An experiment to demonstrate the canonical distribution
M. D. Sturge and Song Bac Toh
a)
Department of Physics, Dartmouth College, Hanover, New Hampshire 03755
~
Received 2 January 1999; accepted 2 June 1999
!
We describe a simple experiment, suitable for an undergraduate laboratory, in which the collector
current in a transistor is measured as a function of the base–emitter voltage at various temperatures.
The experiment gives a very convincing demonstration of the canonical distribution of statistical
mechanics, in which the probability of occupancy of a state of energy
E
is proportional to
e
2
E
/
kT
.
©
1999 American Association of Physics Teachers.
Perhaps the single most important and useful result in sta
tistical mechanics is the canonical distribution, in which the
probability density
P
(
E
) that a system with a fixed number
of particles, in equilibrium with a heat bath at temperature
T
,
has energy
E
is proportional to the Boltzmann factor
e
2
E
/
kT
,
weighted by the degeneracy
g
(
E
):
P
~
E
!
}
g
~
E
!
e
2
E
/
kT
,
~
1
!
where
k
is Boltzmann’s constant. The result
~
1
!
is also called
the ‘‘Boltzmann distribution,’’ but students often confuse
this distribution with the ‘‘Maxwell–Boltzmann distribu
tion,’’ which applies only to an ideal gas. Instead we use the
name ‘‘canonical distribution’’ because it refers to the distri
bution in the canonical ensemble, and is the terminology
used by Gibbs.
1
In spite of the central role of the canonical distribution,
and its wide range of applications, it is not easy to find a
simple experimental demonstration suitable for an under
graduate physics laboratory. Although there are many chemi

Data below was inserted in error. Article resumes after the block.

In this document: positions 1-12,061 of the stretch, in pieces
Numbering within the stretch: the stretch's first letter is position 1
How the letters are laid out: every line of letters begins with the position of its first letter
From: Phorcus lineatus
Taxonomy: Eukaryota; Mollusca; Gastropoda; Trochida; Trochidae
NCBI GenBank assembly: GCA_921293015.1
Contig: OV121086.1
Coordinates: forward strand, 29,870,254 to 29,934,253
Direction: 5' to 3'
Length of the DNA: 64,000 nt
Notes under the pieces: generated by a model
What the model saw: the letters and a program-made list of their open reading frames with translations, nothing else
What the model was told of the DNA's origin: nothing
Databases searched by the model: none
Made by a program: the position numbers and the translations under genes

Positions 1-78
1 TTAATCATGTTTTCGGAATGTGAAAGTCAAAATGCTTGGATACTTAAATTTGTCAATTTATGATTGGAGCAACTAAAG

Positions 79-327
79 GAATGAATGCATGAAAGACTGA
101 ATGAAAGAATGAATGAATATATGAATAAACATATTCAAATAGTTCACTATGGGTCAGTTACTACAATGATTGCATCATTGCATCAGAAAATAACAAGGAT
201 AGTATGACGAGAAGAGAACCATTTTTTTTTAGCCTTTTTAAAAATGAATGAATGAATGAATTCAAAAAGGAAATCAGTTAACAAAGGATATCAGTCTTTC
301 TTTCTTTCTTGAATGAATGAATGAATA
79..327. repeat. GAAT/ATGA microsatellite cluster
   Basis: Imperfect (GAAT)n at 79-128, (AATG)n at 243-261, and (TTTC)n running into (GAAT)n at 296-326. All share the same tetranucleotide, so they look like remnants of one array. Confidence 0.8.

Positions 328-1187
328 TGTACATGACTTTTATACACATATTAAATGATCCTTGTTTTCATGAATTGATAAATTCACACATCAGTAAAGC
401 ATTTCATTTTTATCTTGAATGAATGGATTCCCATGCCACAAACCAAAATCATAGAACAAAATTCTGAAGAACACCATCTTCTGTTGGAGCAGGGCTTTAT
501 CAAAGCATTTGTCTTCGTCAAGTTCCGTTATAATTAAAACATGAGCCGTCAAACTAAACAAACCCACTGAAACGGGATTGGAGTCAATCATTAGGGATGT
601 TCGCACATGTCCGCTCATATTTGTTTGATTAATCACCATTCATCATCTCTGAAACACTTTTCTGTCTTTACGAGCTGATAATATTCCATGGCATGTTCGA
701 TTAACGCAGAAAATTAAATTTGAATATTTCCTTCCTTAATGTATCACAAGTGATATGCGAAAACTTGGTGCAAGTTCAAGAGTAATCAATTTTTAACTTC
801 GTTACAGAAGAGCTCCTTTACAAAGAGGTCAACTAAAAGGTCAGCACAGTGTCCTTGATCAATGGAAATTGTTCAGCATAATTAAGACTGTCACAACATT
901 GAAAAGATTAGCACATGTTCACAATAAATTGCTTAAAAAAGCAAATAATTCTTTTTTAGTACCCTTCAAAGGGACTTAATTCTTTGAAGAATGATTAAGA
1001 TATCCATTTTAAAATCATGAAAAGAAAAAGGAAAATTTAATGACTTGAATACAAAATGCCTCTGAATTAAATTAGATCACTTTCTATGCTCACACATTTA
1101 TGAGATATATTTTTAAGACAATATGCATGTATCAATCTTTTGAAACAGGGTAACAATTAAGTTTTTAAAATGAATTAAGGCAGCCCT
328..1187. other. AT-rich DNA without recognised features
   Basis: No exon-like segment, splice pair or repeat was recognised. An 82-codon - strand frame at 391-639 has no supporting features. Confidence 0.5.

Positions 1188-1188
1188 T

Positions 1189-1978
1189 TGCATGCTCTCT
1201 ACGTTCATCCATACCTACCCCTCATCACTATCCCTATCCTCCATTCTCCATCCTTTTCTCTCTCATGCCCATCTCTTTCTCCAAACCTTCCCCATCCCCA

cal applications in which
T
is varied and the resulting change
in chemical concentration or reaction rate is measured,
2
it is
difficult to vary the energy
E
in such experiments and thus to
demonstrate Eq.
~
1
!
in its full generality. The same applies to
physical experiments such as measurement of the density
profile of a gas in a centrifuge.
3
The current–voltage charac
teristic of a vacuum diode
4
depends on the canonical distri
bution, but is complicated by space charge, electrode geom
etry, and other confusing effects.
This paper describes a simple undergraduate experiment in
which
E
and
T
can both be varied, and the validity of Eq.
~
1
!
confirmed over a range of six or more decades in
P
(
E
). The
idea is to measure the collector current in a transistor as the
base–emitter voltage is varied. Although such a measure
ment of a transistor characteristic is a staple of electronics
courses, it does not seem to be generally known that one can
use such a measurement to demonstrate this fundamental re
sult of statistical mechanics.
It follows from Eq.
~
1
!
that the probability
P
(
D
E
) of a
particle overcoming an energy barrier of height
D
E
is pro
portional to
*
0
‘
g
(
e
)
e
2
(
e
1
D
E
)/
kT
d
e
, where
e
is the energy
measured from the top of the barrier and
g
(
e
) is the density
of states in the barrier region. This relation can be integrated
to give
P
~
D
E
!
5
f
~
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 Spring '08
 Livant
 Physics, Statistical Mechanics, J. Phys., Am. J. Phys., canonical distribution, M. D. Sturge

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